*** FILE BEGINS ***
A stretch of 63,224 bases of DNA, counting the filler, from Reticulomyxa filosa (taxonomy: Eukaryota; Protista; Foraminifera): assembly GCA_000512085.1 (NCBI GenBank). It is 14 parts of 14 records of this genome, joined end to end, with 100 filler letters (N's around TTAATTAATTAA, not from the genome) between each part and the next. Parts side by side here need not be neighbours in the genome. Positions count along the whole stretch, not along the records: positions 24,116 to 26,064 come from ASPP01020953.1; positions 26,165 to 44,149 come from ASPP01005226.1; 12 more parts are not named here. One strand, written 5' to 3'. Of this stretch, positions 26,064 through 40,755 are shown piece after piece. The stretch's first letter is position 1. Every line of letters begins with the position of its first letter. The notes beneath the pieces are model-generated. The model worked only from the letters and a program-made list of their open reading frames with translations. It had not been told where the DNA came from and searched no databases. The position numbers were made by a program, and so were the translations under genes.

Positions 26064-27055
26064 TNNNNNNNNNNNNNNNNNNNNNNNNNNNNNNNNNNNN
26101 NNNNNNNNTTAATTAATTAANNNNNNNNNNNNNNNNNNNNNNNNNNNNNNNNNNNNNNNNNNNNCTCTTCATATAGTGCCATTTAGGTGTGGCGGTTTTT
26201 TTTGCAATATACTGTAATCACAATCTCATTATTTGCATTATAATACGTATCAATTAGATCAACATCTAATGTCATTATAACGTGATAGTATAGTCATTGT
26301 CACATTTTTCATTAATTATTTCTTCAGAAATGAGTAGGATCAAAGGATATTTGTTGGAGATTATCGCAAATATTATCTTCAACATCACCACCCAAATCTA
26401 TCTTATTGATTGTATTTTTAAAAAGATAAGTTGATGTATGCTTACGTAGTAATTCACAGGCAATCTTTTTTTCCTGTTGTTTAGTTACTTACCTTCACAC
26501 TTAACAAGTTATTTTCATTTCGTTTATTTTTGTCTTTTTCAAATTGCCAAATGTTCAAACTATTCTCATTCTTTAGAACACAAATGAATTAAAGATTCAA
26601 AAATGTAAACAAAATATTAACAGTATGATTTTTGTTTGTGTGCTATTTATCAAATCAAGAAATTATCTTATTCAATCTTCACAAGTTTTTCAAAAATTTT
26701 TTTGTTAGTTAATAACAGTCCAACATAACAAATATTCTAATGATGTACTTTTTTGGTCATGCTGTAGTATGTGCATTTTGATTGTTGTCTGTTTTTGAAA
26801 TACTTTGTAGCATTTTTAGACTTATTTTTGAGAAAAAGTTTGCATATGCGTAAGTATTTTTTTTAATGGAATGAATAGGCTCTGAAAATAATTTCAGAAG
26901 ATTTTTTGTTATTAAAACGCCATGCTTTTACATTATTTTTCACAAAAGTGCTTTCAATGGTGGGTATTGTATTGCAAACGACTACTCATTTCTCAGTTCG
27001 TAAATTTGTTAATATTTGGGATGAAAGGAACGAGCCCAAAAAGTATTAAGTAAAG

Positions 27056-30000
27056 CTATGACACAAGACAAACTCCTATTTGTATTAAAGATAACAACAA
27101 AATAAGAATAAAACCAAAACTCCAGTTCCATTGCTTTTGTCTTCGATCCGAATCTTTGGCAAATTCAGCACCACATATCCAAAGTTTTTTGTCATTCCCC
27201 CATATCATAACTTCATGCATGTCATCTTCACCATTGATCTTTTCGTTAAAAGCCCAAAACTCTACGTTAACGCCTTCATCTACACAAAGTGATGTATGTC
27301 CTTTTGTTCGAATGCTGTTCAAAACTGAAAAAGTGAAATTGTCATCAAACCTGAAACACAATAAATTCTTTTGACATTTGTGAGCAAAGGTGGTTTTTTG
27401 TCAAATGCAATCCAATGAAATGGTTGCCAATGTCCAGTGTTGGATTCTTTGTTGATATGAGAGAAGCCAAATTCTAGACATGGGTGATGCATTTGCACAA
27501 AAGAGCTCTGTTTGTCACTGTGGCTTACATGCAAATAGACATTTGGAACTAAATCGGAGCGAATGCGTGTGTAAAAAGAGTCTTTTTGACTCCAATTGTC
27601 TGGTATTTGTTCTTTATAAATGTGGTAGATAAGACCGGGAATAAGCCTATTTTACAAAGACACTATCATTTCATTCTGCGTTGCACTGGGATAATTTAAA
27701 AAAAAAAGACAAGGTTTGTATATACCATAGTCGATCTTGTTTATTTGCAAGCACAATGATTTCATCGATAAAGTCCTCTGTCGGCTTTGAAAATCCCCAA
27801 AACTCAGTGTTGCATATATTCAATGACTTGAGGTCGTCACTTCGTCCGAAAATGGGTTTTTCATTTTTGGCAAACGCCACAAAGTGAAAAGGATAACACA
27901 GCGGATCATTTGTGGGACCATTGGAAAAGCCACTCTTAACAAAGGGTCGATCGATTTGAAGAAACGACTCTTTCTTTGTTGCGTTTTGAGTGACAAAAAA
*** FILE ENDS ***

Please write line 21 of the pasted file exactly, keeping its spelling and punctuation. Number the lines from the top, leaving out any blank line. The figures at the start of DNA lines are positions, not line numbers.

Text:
27601 TGGTATTTGTTCTTTATAAATGTGGTAGATAAGACCGGGAATAAGCCTATTTTACAAAGACACTATCATTTCATTCTGCGTTGCACTGGGATAATTTAAA